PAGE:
Passionate About Pittsburgh
and the Moms Who Live Here

Raising “Minorities” In America

I am of Indian descent – my parents immigrated here in the early 1970’s to afford us a better life.  For the most part I am grateful for the sacrifices they made to create a life in the US for their family, but every so often, I wonder if it really was for the best.

I recently visited a Target store in Pittsburgh to buy some things for my kids to make a lemonade stand during the last few hots days of the summer. As I was checking out, I saw a woman out of the corner of my eye – she was exasperatedly pacing, looking for a manager.  She began mumbling to herself and looking around frantically. People began to notice. Finally, a manager came over to help her, asking her if everything was okay. She began with “I just needed a price check, but this MAN…” The way she said man, gesturing at a tall, slender Middle Eastern man, caught my attention.  She continued”….he was supposed to get me a price check, but he didn’t! Maybe he’s too lazy, I bet he can’t even understand English…” I began to get annoyed by this last comment – how judgmental of this woman to presume he can’t speak English just because he didn’t do what she was asking him to do.

And then I heard the comment that shocked me the most – she said “what else can you expect from a minority?”  I froze. I could not believe my ears – had I heard her properly? Did she seriously just say that because this man is a minority, it can be assumed that he is lazy and cannot understand English?  I was shocked, horrified, angry…I could not believe that in 2018, in a suburb of a major US city, people could still foster such hatred towards brown people.

But then again, I have experienced similar microaggressions throughout my life – because of the color of my skin, people have asked me things like “so how long have you been in this country?” or “wow, your English is so good, did you have a teacher?” Those types of terms used to make me laugh, and think “umm – that’s kind of ignorant” but as I’ve experienced those types of microaggressions, either aimed at me or other people, I’ve begun to realize that these are not silly isolated incidents, but a much larger more systemic problem.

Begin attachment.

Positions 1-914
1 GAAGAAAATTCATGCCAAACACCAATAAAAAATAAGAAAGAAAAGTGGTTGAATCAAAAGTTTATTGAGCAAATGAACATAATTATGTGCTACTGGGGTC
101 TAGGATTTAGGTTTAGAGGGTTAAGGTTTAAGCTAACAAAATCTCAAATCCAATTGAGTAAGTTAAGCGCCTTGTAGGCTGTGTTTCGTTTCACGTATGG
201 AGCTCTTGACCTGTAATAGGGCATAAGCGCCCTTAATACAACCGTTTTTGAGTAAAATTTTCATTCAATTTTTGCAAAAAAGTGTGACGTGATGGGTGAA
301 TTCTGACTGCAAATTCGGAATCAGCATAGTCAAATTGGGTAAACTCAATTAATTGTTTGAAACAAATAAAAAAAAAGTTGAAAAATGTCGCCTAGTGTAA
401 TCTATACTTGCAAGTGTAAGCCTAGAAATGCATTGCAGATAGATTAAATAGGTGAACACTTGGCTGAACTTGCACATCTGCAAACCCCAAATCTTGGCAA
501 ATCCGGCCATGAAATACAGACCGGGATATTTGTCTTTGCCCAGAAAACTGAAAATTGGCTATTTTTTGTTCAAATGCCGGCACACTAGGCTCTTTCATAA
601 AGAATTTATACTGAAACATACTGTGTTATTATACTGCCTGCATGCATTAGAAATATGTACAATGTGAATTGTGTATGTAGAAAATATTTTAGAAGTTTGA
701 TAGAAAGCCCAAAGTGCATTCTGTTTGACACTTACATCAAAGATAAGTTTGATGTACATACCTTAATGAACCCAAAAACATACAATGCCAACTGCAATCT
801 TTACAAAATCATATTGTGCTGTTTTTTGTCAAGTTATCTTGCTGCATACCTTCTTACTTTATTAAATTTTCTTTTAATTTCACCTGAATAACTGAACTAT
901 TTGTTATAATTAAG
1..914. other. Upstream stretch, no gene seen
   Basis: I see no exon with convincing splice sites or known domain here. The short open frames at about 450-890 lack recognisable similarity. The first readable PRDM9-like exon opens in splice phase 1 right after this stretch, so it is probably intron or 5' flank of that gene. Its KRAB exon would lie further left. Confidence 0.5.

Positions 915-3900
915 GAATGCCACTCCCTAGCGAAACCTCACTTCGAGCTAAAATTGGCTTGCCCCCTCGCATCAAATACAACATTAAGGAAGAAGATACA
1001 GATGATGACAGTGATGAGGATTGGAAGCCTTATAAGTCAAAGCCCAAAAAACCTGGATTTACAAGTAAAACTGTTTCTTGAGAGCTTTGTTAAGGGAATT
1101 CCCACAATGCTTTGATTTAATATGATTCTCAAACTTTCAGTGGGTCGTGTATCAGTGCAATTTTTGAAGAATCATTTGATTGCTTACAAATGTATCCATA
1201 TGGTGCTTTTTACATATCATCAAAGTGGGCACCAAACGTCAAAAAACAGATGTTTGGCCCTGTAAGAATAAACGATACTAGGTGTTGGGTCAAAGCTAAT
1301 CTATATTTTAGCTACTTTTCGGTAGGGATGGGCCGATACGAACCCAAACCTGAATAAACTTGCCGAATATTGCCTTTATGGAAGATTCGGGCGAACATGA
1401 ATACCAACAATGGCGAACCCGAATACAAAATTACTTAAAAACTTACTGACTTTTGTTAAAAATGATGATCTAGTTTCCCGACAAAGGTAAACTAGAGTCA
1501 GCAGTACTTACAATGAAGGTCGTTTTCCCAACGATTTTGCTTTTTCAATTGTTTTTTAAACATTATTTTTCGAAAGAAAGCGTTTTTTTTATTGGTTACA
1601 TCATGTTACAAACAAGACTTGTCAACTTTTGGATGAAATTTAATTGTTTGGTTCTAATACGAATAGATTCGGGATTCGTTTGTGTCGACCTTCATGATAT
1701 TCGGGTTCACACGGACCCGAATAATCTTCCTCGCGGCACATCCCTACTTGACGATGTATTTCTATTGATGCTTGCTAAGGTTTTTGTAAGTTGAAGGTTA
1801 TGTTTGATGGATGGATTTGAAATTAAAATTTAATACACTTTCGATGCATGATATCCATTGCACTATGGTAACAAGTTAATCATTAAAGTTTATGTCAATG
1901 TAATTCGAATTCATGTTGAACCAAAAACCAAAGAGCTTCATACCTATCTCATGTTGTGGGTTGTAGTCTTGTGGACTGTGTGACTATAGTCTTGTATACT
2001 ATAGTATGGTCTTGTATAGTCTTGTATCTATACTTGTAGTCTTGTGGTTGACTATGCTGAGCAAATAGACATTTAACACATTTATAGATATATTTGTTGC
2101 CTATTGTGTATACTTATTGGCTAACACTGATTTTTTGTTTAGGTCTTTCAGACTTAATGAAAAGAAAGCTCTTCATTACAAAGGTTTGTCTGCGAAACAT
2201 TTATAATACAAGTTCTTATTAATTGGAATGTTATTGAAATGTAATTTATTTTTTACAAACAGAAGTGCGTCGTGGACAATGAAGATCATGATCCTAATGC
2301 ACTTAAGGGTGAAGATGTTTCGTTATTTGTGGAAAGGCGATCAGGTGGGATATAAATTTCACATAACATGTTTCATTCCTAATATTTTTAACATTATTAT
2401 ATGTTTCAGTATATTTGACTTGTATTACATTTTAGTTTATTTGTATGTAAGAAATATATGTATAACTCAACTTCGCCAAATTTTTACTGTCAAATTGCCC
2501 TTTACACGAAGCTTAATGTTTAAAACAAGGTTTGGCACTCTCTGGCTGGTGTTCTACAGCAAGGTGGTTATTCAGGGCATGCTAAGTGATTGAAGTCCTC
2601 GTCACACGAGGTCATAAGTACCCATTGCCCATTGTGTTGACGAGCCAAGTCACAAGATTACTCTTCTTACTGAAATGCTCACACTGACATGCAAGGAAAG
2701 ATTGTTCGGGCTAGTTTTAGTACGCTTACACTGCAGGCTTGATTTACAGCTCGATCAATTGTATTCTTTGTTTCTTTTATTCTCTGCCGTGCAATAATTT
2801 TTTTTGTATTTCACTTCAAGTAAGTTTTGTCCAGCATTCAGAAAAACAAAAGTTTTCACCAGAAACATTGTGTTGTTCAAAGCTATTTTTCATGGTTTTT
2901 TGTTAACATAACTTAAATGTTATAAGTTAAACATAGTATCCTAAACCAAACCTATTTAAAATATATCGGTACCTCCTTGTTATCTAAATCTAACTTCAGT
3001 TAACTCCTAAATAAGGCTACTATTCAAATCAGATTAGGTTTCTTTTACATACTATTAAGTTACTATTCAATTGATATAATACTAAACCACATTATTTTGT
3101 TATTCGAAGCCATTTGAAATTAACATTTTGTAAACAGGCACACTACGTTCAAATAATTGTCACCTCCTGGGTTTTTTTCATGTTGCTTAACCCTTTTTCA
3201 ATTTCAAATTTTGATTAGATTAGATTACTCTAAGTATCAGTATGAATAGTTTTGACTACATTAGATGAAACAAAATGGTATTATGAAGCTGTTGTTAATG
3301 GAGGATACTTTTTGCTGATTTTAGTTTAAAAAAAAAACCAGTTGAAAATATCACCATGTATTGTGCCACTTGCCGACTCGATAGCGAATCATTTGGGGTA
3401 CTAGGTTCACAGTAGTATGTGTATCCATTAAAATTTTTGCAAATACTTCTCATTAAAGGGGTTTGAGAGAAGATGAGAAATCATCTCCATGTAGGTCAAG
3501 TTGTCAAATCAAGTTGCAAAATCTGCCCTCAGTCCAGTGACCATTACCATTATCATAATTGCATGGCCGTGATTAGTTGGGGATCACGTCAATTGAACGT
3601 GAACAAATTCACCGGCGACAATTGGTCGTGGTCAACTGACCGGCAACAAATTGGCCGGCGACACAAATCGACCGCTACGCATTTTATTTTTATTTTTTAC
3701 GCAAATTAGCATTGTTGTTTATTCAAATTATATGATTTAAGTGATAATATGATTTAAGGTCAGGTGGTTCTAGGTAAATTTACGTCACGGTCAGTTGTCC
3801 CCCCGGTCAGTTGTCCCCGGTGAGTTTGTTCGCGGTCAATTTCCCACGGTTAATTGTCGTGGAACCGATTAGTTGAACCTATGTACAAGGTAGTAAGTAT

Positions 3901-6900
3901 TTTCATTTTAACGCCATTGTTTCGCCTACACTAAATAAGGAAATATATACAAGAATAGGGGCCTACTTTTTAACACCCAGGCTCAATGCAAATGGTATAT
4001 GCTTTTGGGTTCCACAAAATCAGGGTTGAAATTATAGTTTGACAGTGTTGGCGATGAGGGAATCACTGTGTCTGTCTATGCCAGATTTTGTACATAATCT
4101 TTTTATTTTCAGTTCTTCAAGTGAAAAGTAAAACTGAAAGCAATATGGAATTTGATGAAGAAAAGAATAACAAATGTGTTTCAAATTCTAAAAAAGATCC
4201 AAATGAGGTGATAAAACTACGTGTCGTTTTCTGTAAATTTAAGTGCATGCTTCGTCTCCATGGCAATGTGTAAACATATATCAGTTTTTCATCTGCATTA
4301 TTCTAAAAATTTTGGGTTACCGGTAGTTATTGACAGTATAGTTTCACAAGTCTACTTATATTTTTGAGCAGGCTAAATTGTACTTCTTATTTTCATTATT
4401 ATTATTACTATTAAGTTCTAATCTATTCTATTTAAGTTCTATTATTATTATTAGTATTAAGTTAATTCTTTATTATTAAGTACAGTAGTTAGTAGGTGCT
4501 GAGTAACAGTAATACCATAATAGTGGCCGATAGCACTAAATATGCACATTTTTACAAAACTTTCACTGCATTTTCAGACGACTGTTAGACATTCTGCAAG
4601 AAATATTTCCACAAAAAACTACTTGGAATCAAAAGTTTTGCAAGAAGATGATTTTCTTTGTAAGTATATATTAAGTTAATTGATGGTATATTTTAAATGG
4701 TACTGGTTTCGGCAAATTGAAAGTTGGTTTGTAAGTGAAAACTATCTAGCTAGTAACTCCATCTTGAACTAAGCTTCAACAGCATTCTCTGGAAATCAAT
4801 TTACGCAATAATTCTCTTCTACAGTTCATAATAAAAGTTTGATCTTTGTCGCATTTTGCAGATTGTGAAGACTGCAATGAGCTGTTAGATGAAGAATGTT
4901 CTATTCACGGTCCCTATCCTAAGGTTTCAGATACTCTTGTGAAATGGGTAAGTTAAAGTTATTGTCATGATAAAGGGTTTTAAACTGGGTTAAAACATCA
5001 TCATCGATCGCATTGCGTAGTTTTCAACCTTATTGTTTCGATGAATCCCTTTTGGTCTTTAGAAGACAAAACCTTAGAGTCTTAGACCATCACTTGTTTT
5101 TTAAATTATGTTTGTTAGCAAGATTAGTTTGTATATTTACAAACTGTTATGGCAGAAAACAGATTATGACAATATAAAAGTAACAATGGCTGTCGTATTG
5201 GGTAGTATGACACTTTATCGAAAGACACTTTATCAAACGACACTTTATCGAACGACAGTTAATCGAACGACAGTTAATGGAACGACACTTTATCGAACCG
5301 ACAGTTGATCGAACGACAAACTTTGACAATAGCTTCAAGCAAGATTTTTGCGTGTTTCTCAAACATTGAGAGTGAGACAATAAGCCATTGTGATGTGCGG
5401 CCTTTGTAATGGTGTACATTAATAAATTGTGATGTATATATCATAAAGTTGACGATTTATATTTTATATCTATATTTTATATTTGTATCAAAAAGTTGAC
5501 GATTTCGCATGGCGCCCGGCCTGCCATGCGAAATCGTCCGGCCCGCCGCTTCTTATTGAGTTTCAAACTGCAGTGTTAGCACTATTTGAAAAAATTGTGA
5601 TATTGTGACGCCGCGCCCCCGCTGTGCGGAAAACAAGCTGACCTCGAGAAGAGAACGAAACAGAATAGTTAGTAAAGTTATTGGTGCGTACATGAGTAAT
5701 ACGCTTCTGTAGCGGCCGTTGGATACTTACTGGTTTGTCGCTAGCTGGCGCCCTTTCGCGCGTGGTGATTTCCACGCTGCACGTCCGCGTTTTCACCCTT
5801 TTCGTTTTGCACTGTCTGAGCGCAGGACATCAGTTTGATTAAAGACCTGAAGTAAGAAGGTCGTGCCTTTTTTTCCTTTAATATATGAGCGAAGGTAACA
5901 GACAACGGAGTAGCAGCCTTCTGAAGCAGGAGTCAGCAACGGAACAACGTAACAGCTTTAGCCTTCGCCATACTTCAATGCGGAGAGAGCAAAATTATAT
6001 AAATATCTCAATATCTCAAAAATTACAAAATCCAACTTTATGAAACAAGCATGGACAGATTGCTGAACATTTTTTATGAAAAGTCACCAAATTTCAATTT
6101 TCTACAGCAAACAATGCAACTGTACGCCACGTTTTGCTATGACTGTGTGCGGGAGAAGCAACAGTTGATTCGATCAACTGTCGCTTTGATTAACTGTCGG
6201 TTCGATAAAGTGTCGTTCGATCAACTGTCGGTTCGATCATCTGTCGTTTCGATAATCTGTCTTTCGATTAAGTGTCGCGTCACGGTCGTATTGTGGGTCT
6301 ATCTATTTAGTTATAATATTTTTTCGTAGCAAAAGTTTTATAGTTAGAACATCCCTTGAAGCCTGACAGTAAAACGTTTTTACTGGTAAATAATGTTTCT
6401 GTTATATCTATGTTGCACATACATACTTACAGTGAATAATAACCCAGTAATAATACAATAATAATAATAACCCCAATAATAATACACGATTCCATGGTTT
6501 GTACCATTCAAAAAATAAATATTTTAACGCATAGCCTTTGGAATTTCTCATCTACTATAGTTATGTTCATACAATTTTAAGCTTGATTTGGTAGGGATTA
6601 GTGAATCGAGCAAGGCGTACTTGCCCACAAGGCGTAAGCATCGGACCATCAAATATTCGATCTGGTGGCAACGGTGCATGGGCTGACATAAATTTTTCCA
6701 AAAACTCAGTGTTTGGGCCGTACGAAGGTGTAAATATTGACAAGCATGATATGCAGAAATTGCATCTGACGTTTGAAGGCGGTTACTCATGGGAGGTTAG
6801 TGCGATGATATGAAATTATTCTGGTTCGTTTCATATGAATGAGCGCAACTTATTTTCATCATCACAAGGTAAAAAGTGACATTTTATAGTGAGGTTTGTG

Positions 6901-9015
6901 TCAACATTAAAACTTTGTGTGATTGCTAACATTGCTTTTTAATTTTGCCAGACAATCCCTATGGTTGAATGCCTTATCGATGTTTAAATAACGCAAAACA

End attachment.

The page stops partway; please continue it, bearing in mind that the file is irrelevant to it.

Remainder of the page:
What continues to worry me the most, not only about this one incident but about this growing unrest and racial division in this country, is that I gave birth to two brown boys.  That kind Target employee, who was in his mid 20’s, not only caught my attention because of the verbal assault he was getting, but because he had a striking similarity to my older son.  I shudder to think that we live in a world where my son, a second generation born Indian-American, may have to face discrimination like this man faced, simply because he’s brown. I hate to think that their future hardships are somewhat written for them already because of how they look.  The woman in the Target perhaps was having a horrible day, or maybe is just a racist, but the sad and scary thing is there are SO MANY people like her in the world today.

So this is my plea to you – regardless of what race, ethnicity, culture or religion your are, teach your children about tolerance.  Teach them to rise up and speak up for those who may not be able to speak for themselves. I didn’t speak up during the incident at Target because I did not want to make the situation worse for that young man, but seeing his manager, a white woman, speak up and put that horrible woman in her place, gave me hope.  We need to rally around each other and create opportunities for tolerance, acceptance and love. Those in privileged position, be it wealth, power, race etc need to stand up for marginalized communities.

photo credit to https://www.freeimages.com/

I am so grateful that my children weren’t there that day to witness what happened, and see their mother cry – and my hope is they won’t have to experience that level of hatred themselves.

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